Sufferers of common ailments such as lower back pain and depression could soon seek relief through evidence-based effective non-drug treatments, thanks to funding awarded to a Bond University researcher.
Loai Albarqouni, a postdoctoral research fellow at the university’s Institute for Evidence-Based Healthcare was this week named as the recipient of $650,740 funding from the National Health and Medical Research Council’s Investigator Grant scheme.
The funding spans five years and includes Dr Albarqouni being named as an NHMRC Emerging Leadership Fellow.
Dr Albarqouni said he was “honoured and proud” to be awarded the funding, which would be used to research ways to increase the use of evidence-based non-drug treatments in primary health care.
“For example, children with middle ear effusions or glue ear. One option is to go through a surgical procedure inserting a tube in their eardrum with all the burden of surgical procedures. But there is another simple low-cost evidence based option, as simple as asking the child to blow up a special balloon with their nose that could be as effective as undergoing surgery.
“But these are not commonly practised in primary care. We would like to increase its uptake from the clinician side by more prescriptions as well as the patient side.”
Dr Albarqouni said other common non-drug treatments that could be equally or sometimes more effective than drugs included exercise for lower back pain and behavioural therapy for depression.
His research would draw upon the opinions of patients and clinicians to help develop evidence-based guides for these treatments, as well as examining ways to improve their uptake.
“Patients should at least have the right to have evidence-based information about all of the available treatment options, including non-drug treatments, to allow them to make an informed decision and to choose which option they would like, based on their preferences and their previous experience.”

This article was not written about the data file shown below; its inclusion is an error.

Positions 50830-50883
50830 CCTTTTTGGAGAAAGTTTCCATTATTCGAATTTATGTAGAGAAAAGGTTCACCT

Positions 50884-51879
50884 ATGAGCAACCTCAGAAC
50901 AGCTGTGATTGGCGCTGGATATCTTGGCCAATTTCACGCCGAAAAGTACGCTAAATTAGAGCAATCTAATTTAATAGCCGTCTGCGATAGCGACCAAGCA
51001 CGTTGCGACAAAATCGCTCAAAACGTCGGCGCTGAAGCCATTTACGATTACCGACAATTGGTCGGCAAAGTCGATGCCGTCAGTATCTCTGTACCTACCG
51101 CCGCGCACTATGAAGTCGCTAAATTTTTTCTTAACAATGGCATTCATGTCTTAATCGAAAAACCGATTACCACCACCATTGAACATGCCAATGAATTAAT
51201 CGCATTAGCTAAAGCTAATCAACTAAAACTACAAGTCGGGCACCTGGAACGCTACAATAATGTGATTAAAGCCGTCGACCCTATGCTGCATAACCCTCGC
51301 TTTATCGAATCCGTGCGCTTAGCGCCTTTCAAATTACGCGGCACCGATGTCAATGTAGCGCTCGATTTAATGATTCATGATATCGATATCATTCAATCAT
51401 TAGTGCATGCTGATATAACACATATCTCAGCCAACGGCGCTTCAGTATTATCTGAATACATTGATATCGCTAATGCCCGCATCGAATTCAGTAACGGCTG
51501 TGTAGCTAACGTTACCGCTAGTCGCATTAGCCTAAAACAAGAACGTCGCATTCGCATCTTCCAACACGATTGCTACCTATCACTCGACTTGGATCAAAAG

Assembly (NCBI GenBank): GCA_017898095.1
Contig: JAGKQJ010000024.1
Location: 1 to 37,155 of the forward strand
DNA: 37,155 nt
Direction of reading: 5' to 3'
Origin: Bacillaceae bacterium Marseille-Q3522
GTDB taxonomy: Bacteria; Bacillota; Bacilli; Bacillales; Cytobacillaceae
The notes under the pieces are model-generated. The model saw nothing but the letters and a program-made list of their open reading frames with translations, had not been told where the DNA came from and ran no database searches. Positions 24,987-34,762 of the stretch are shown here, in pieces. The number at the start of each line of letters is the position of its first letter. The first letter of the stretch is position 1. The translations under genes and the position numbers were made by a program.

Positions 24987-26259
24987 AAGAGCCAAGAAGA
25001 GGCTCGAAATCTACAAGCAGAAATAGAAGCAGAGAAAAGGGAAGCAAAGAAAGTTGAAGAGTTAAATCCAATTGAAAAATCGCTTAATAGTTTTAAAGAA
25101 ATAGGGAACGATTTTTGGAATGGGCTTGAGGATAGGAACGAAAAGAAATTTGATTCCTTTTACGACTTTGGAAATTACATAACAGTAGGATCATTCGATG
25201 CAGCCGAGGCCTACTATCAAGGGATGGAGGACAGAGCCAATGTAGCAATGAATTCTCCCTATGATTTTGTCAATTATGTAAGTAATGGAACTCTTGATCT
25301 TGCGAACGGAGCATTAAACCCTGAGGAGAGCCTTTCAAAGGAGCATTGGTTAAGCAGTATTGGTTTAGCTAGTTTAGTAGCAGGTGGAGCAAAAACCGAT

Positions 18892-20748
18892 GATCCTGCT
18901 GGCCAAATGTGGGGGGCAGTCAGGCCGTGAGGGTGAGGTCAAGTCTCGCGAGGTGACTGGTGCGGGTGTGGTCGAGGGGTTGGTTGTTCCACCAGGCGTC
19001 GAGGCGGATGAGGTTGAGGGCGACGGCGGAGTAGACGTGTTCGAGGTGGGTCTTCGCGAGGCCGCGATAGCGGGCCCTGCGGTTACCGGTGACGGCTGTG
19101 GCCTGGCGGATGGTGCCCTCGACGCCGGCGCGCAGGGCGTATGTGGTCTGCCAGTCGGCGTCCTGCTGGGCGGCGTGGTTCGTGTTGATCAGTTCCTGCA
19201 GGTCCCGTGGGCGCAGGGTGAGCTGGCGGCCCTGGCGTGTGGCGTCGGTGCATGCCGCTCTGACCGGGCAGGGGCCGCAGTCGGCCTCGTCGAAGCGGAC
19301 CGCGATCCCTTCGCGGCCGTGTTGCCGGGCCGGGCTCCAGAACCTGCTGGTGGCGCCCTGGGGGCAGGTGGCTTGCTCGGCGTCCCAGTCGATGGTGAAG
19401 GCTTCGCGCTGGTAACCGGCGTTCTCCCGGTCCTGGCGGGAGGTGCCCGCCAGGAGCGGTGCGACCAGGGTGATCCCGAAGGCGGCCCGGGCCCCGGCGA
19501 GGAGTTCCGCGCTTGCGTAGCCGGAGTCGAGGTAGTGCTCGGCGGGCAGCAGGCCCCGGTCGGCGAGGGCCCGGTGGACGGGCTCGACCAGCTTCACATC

The research would also investigate barriers which prevented clinicians and patients from using non-drug treatments.
“One of the major barriers is the lack of practical descriptions of non-drug treatments, they are not easy to prescribe. It’s not like a drug treatment, ‘take this tablet once a day’,” Dr Albarqouni said.
He said there was growing interest in sustainable healthcare and reducing unnecessary low-value treatments.
“Although a lot of these drugs are shown to be effective, some are unnecessary and their harms outweigh any benefit. High-value, under-used, effective non-drug treatments can provide simple low cost alternatives.
“There is high-quality evidence showing that these kinds of interventions could be as good as medication, without most of the side effects that come with drug intervention. We need to have evidence-based easy-to-use guides for patients and clinicians which might help in achieving more sustainable healthcare.”